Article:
If you’ve been in a grocery, pharmacy, or big box store recently – or lined up outside a Starbucks – you’ve seen the duct-taped X’s telling you where to stand to keep your social distance from the person in front of you. And if you’ve been taking walks – or just walking down the aisle in the grocery store – you’ve probably gotten pretty good at gauging just what six feet away looks like.
Not surprisingly, as the pandemic continues on and, with it social distancing requirements, there will be technology-based solutions that can save us from having to rely on the tape measure and the eyeball.
I recently came across a post on the topic, from the perspective of retail applications, written by Andrea Berry of STMicroelectronics and published on embedded.com.
Presence-detection solutions are not one-size-fits-all. The core sensors and technologies required to accomplish the variety of features and use cases are as diverse as the applications and environments in which they are used. In each case, system architectures must take into consideration environmental factors; the shape, structure, and layout of the space; power availability; node-to-node communications requirements and constraints; and data and information security.
Here are the areas that Berry notes are likely candidates for technical solutions, and what those solutions might look like:
Many stores limit the number of shoppers who can be in the store at the same time. But once they’re in there, how do you keep them from jamming the aisles and clumping together? In stores that are set up using aisle-based layouts – and this covers pretty much all grocery stores, chain pharmacies, and big-box stores, but not department stores or boutique shops:
Simple motion-detection technology, similar to what is used in home security systems (typically based off of passive infrared, time-of-flight, microwave, mirror optic, or ultrasonic sensors, or a combination thereof), could be used at each end of the aisle to determine when someone is entering or exiting.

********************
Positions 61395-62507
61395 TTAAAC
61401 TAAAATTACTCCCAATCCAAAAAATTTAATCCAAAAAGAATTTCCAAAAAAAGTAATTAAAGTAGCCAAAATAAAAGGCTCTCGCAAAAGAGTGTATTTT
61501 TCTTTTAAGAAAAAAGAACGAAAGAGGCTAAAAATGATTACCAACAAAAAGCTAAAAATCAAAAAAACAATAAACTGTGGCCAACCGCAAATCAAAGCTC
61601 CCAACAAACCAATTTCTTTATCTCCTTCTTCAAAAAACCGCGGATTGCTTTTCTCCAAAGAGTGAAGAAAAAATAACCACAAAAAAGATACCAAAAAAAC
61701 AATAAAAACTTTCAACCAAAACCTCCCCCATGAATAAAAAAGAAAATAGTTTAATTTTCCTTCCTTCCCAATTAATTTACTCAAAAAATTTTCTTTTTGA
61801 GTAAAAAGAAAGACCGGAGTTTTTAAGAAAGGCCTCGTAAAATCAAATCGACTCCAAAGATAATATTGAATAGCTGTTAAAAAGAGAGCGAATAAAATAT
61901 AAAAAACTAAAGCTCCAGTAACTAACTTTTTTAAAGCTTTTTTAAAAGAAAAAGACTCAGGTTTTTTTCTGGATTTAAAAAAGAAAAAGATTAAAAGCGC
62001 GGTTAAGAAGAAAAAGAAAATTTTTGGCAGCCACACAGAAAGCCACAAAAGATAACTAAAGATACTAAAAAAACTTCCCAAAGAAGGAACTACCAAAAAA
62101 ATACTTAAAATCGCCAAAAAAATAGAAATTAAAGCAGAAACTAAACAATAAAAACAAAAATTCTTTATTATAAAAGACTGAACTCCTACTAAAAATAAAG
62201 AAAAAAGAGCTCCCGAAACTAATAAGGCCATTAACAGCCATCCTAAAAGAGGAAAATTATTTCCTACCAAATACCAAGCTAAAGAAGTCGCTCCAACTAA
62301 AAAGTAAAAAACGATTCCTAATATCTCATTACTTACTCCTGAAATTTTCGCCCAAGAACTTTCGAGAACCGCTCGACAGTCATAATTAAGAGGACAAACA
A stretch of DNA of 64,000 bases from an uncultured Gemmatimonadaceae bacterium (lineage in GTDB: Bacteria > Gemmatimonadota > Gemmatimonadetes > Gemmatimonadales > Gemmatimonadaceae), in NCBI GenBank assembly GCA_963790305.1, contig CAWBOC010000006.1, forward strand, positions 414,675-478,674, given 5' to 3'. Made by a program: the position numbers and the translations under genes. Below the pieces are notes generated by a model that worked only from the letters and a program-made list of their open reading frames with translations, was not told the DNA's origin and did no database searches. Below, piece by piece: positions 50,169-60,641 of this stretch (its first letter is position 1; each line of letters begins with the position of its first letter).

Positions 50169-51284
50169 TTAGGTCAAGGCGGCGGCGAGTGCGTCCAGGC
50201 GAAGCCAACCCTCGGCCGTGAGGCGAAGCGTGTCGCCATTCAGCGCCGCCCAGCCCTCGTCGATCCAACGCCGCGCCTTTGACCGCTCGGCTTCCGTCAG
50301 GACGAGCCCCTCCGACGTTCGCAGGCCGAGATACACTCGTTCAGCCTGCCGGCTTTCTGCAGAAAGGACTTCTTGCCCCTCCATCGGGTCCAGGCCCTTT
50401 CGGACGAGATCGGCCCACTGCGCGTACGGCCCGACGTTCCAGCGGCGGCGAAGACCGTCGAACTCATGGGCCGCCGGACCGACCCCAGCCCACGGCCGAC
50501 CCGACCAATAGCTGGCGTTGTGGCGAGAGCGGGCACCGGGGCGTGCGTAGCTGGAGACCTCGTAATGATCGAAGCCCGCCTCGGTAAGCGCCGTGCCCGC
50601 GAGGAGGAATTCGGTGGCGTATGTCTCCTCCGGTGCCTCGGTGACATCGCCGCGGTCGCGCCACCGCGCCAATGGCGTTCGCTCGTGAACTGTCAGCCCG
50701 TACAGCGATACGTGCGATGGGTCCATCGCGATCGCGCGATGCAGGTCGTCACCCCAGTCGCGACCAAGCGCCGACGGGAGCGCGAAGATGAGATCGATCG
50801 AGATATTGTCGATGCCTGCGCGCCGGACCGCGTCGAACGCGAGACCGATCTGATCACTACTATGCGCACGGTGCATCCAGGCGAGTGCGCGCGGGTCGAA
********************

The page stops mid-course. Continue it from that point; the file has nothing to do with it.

Alerts could be triggered if someone were entering the wrong way – many stores are now using tape arrows to indicate which direction you should be rolling your cart in – or if the capacity of the aisle was reached and shoppers would not be able to socially distance. This type of solution wouldn’t do anything to prevent anyone from getting in your space when you’re reaching for that last box of pasta, but it could be used to keep shoppers moving in the right direction, and limiting the number of shoppers in each aisle.
“Designing a variety of proximity sensing building blocks requires a range of sensor, power management, and connectivity solutions.”
Absolute social-distancing measurement
There are a number of different technologies that can be used to solve the social distancing problem: optical sensors, radar/LIDAR, pressure sensors, microphone arrays, RFID localization and zoning, Wifi-Bluetooth.
Given the presence of security cameras, stores may already have the infrastructure in place to put optical sensors in place.
Image processing may be performed at the edge by the sensor node, with real-time alert at the sensor if there was an occupancy exception in that area. …Both visual and thermal optical sensors could be used in such an application.
Like optical sensors, “radar and LiDAR could be used to accurately pinpoint the location of every person within a given space.” The advantage here is that they are longer range than optical sensors, so you’d need fewer of them. The disadvantage is that stores with aisle formats have a lot of obstructions, so deployment could be tricky.
Pressure sensors (MEMS, strain gauge) could be embedded in the flooring to detect when shoppers are getting too close to each other for comfort, but this would be a costly solution that might be overkill when it comes to social distance monitoring.
Microphone arrays, with ultrasonic microphones picking up the sound a shopper’s making, could work for social distancing but the work (signal conditioning, intelligence processing) involved in implementing a solution may not be worth it.
Carts and baskets could be given an RFID tag, which could be used to determine where those carts and baskets are. But, as anyone who’s ever done any shopping knows, people do from time to time step away from their carts, and it doesn’t do much good, health-wise, if the carts are socially distanced but the living, breathing shopper aren’t.
While there are privacy issues involved, Wi-Fi and Bluetooth location determination could be easily implemented, given that nearly everyone has a cellphone with them and given that many stores already track patrons entering when their mobile starts looking for a Wi-Fi signal. Not only could a Wi-Fi approach be useful for social distancing, but it could also be used for contact tracing if needed.
Social distancing requirements will likely be with us for a long time to come. So far, we’ve been relying on old-fashioned methods to maintain it. It won’t be long before the technology to enable social distancing comes along.